Convolutional layers store the output of the kernels from the previous layer which consists of weights and biases to be learned. The generated kernels that represent the data without an error is the point of the optimization function. In this layer, a sequence of mathematical processes is done to extract the feature map of the input image .Fig. 2 exhibits the operation of the convolution layer for a 5×5 image input and aresult is a 3×3 filter that reduced to a smaller size . Also, the figure shows the shifting of filter starting from the upper left corner of the input image. The values for each step are thenmultiplied by the values of the filter and the added values are the result. A new matrix with the reduced size is formed from the input image.

    Fig. 2 5×5 input and 3×3 filter operation of convolution layer.

  2. Pooling Layer

    This layer reduces overfitting and lowers the neuron size for the downsampling layer. Fig. 3 illustrates an example of the pooling operation. This layer reduces the feature map size, reduce parameter numbers, training-time, computation rate and controls overfitting [20]. Overfitting is defined by a modelby achieving 100% on the training dataset and 50% on test data. ReLU and max pooling were utilized to lower feature map dimensions [21].

    Fig. 3. Pooling operation

  3. Activation Layer

    Utilizes a non-linear ReLU (Rectified Linear Unit) activation layer in every convolution layer. The application of dropout layers to prevent overfitting is also applied in this layer.

  4. Fully Connected Layer

This layer is used to analyze the class probabilities and the output is the input of the classifier. Softmax classifier is the well-known input classifier and recognition and classification of sugarcane diseases are applied in this layer.


A block diagram presented in Fig. 4 shows the Input Dataset, Image Acquisition, Image pre-processing and Classification.


Image Acquisition

Image Pre-processing


Fig. 4 Plant leaf detection and disease recognition methodology

  1. Image Acquisition

    Image dataset used for training the model was acquired in the Plant Village repository [15]. A python script was used to download images of the plant diseases from the repository. The acquired dataset consists of approximately 35,000 images with 32 different classes plant varieties and diseases.

  2. Image Pre-processing

    Pre-processed images are reduced image size and image crop to a given input. It processes and enhances the image to its needed color scale. The study uses colored and resized images to 96×96 resolution for processing.

  3. Classification

Classification uses a fully connected layers and for feature extraction it uses convolutional and pooling layers. The classification process classifies the plant leaf if it is infected

with the disease or not, identifies the type of plant disease and recognize the plant variety.

Experimental Settings

The dataset consists of approximately 35,000 images containing 9 different types of tomato leaf diseases, 4 different types ofgrape leaf diseases, 4 different types of corn leaf diseases, 4 different types of apple leaf diseases, and 6 different types of sugarcane diseases. A neural network application program interface (API) written in Python was applied for the CNN model application. All the image dataset was used for training and testing uses 1,000 images that was taken from the field. Data augmentation techniques were integrated into the application to enhance the image dataset byrotating the images to 25 degrees, flipping and shifting of images horizontally and vertically. Adam optimizer is incorporated using a categorical cross-entropy. The modeltrained 75 epochs using a batch size of 32. All the experimentations were performed on Dell Inspiron 14-3476 i5processor and memory size of 16GB.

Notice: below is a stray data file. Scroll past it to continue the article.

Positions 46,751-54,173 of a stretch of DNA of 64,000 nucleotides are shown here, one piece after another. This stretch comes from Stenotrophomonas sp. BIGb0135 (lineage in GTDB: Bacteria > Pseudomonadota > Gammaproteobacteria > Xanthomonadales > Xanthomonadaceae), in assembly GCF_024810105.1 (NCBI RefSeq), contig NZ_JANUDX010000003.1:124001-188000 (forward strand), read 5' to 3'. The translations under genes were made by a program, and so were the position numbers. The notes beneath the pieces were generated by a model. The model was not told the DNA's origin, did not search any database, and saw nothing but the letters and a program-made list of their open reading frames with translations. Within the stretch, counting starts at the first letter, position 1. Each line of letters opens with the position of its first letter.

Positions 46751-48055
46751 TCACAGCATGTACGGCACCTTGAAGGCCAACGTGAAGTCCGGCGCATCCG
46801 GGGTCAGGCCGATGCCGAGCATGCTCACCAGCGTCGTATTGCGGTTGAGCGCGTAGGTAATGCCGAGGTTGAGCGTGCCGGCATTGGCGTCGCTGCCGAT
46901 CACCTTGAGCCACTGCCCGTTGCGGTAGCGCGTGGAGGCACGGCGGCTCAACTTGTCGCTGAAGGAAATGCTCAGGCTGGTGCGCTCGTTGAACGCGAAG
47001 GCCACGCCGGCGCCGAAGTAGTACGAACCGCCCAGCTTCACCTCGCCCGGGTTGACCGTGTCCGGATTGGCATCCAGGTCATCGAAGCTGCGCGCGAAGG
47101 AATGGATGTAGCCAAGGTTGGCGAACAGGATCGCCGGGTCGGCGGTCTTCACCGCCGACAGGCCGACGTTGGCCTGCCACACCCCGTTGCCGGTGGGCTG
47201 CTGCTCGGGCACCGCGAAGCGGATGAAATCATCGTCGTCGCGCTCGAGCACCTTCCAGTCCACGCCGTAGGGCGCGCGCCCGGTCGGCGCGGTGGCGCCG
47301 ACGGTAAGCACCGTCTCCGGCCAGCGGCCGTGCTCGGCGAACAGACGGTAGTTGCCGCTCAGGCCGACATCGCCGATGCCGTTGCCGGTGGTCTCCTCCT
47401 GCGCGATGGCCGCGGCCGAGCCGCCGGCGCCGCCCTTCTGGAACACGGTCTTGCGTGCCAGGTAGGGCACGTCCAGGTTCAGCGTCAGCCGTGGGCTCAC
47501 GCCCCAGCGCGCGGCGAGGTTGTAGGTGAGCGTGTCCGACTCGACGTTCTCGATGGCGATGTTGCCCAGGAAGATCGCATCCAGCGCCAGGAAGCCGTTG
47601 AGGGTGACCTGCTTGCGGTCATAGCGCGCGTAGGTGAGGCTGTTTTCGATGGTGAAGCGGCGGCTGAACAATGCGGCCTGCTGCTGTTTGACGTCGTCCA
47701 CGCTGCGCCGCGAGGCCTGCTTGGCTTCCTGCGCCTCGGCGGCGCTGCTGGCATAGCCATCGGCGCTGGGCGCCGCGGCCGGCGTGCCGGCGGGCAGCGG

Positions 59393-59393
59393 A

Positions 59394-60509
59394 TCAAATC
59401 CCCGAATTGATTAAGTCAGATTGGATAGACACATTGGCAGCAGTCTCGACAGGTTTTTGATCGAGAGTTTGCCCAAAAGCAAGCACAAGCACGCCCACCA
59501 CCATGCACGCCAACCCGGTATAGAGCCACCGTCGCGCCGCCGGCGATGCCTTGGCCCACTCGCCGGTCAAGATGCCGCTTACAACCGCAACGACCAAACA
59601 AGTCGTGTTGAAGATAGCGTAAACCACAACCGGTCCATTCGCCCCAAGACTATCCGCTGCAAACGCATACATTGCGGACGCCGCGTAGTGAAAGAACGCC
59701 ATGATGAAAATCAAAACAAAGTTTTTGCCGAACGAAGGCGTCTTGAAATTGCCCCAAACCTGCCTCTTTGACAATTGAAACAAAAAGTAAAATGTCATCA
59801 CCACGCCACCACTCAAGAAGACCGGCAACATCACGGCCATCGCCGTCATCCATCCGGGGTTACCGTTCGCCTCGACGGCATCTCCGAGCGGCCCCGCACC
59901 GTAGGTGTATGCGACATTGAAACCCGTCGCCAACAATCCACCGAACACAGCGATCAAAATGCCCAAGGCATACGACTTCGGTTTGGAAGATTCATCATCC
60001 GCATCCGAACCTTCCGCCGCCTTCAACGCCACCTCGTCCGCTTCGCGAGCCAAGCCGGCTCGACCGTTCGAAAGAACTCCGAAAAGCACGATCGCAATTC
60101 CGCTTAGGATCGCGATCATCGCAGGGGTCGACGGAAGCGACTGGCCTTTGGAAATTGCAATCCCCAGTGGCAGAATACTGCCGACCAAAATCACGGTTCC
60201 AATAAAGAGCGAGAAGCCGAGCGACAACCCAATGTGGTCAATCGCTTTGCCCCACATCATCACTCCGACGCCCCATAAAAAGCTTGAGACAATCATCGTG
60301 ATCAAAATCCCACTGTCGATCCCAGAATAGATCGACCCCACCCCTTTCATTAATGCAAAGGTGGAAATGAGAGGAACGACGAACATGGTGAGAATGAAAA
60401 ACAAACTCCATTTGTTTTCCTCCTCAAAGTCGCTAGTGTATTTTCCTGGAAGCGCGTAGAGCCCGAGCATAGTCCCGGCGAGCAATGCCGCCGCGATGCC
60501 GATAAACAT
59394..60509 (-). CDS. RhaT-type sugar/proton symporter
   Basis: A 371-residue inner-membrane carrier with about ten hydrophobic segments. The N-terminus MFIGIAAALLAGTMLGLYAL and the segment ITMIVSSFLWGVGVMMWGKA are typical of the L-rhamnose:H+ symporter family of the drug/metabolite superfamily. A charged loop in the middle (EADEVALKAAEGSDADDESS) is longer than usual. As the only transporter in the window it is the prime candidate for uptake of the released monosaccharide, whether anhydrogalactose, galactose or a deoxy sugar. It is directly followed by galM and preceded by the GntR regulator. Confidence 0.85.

Results and Analysis

A 96.5% accuracy rate was achieved using 75 epochs during the training of the model. The model also achieved a maximum accuracy rate of 100% when testing random images of plant varieties and diseases. The visualization of plots of train and test accuracy is described in fig 5. shows the model is effective in detecting and recognizing plant diseases.

Fig. 6 shows of detection and recognition of a corn plant with 100% accuracy and it shows an accuracy rate of 100% recognition of healthy plant leaf on the left image and 99.56% affected with gray leaf spot disease on the right image. Fig. 7 shows the result of 99.77% and 99.58% accuracy of detecting and recognizing a tomato plant and it shows a 99.62% accuracy rate that it is infected with a late blight disease on theleft image and 75.36% infected of early blight disease on the right image. Fig. 8 shows a 100% result of detection and recognition of a grape plant and shows a 100% rate that the leafis infected with a late blight disease on the left image and 95.09% infected with a black rot disease on the right image. Fig. 9 shows the result of the detection and recognition of an apple plant with 100% accuracy and shows a 100% result thatthe leaf is infected with a black rot disease on the left image and a 99.99% that it is a healthy leaf on the right image.